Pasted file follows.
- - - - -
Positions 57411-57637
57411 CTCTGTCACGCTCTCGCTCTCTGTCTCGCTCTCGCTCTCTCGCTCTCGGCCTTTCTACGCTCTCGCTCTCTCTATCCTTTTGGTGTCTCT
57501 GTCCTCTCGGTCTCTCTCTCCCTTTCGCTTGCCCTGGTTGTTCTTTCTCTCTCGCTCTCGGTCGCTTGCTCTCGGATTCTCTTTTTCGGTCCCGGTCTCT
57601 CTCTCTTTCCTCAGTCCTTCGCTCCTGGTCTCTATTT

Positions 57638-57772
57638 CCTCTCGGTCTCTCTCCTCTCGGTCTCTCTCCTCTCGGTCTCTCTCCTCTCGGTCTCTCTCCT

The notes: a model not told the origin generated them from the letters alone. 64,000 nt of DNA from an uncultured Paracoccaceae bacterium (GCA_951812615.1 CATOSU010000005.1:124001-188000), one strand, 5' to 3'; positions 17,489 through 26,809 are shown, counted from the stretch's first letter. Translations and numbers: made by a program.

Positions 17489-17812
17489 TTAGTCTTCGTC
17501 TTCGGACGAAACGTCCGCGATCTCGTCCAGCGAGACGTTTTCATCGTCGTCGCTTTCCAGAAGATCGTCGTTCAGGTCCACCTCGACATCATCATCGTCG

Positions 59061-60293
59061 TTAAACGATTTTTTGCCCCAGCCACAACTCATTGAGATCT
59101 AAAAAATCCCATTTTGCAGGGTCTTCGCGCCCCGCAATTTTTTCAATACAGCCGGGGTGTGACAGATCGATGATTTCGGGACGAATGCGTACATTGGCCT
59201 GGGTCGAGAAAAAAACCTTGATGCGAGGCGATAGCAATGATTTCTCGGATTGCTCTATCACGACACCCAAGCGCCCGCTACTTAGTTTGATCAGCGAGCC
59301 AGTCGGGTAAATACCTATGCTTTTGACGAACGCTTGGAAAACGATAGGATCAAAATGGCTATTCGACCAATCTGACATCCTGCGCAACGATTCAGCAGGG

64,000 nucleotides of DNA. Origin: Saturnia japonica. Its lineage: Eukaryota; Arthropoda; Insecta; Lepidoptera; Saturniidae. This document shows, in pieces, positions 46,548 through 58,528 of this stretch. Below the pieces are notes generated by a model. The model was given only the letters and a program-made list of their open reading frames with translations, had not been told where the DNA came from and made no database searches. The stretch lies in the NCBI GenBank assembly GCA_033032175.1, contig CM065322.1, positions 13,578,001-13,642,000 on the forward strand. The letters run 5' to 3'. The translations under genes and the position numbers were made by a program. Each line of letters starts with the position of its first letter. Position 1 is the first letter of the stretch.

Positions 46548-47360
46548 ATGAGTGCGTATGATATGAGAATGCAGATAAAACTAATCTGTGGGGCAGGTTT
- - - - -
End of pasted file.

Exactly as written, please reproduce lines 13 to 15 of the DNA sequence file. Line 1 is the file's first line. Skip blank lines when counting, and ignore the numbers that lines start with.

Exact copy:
59101 AAAAAATCCCATTTTGCAGGGTCTTCGCGCCCCGCAATTTTTTCAATACAGCCGGGGTGTGACAGATCGATGATTTCGGGACGAATGCGTACATTGGCCT
59201 GGGTCGAGAAAAAAACCTTGATGCGAGGCGATAGCAATGATTTCTCGGATTGCTCTATCACGACACCCAAGCGCCCGCTACTTAGTTTGATCAGCGAGCC
59301 AGTCGGGTAAATACCTATGCTTTTGACGAACGCTTGGAAAACGATAGGATCAAAATGGCTATTCGACCAATCTGACATCCTGCGCAACGATTCAGCAGGG